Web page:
Governments and utility companies worldwide are trying to reduce pollution from fossil-fuelled power stations. However, the efforts are an example of W. Edwards Deming’s warning against optimising the separate parts of a system at the expense of the whole system. And that has come directly from the way energy markets have been privatised globally.
Power producers are paid purely by how much energy they sell, making it unprofitable for them to encourage end users to reduce their consumption. Changing this is something only governments can do, but it is something they have thus far failed to achieve.
The best approach to emissions reduction is a standard quality improvement effort, looking top-down at the process of generating and distributing electricity. That starts from the outputs – the energy actually consumed by end users, and works backwards through the fuel conversion processes to the inputs – the fuel itself burned by power stations. Savings from the measures with the fastest repayments pay for the more expensive measures.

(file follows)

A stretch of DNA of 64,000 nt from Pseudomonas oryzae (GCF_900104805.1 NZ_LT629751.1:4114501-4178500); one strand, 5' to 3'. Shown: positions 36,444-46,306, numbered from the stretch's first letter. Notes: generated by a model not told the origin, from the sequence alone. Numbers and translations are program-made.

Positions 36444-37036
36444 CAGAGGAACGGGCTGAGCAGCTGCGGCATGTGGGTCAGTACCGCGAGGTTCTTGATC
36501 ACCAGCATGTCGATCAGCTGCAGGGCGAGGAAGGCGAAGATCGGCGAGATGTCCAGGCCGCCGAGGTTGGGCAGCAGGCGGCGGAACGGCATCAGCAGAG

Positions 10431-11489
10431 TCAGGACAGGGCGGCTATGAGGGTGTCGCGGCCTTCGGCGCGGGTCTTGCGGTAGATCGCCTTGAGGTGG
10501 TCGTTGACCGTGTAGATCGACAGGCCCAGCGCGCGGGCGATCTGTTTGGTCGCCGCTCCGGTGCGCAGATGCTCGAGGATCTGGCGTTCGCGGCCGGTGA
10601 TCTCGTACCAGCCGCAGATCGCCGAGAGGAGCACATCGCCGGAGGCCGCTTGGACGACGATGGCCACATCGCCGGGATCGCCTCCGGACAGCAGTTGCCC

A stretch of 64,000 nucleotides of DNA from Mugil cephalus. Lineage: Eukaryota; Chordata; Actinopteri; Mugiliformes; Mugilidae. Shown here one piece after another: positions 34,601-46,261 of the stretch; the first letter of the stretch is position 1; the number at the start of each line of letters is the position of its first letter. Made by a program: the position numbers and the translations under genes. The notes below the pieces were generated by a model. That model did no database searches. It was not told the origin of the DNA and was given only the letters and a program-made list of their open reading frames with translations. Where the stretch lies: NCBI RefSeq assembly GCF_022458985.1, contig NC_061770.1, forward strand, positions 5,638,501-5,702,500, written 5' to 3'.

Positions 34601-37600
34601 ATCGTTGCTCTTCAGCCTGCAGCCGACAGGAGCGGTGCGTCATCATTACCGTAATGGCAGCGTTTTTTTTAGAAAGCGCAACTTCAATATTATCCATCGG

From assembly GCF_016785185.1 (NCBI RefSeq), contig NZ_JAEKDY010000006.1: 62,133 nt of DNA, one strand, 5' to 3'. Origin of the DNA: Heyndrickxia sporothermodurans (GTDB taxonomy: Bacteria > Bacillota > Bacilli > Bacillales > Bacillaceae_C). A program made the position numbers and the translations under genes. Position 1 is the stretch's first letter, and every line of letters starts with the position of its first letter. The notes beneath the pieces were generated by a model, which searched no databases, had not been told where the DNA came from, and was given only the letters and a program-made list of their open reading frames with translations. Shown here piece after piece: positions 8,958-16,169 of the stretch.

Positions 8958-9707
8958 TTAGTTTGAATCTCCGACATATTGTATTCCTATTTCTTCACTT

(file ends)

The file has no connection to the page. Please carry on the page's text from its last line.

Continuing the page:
Reducing energy used by consumers
It is ironic that the most fruitful energy saving measures – reducing energy use by customers – are also the most neglected. These are where the shortest repayment times come – often as low as three years.
Programmes like Energy Star in the US identify best practice for products, homes, buildings and industrial plants. These, though, are primarily information campaigns.
The power industry also needs a massive expansion of initiatives like the Weatherization Assistance Program already in place for low-income US families: energy efficient lights, insulation, refrigerators, air conditioning and the like soon repay initial capital costs.
Governments should also be investing large scale in new technologies such as LED lighting and photovoltaic panels to bring down prices and improve efficiencies. And stronger legislation is needed to eliminate unnecessary energy hungry products.
Apart from information campaigns, there seems to have been two main ‘control mechanisms’ for reducing consumption: putting up energy prices and ‘guilt’. A clear example is the attempt to reduce stand-by consumption of electrical equipment.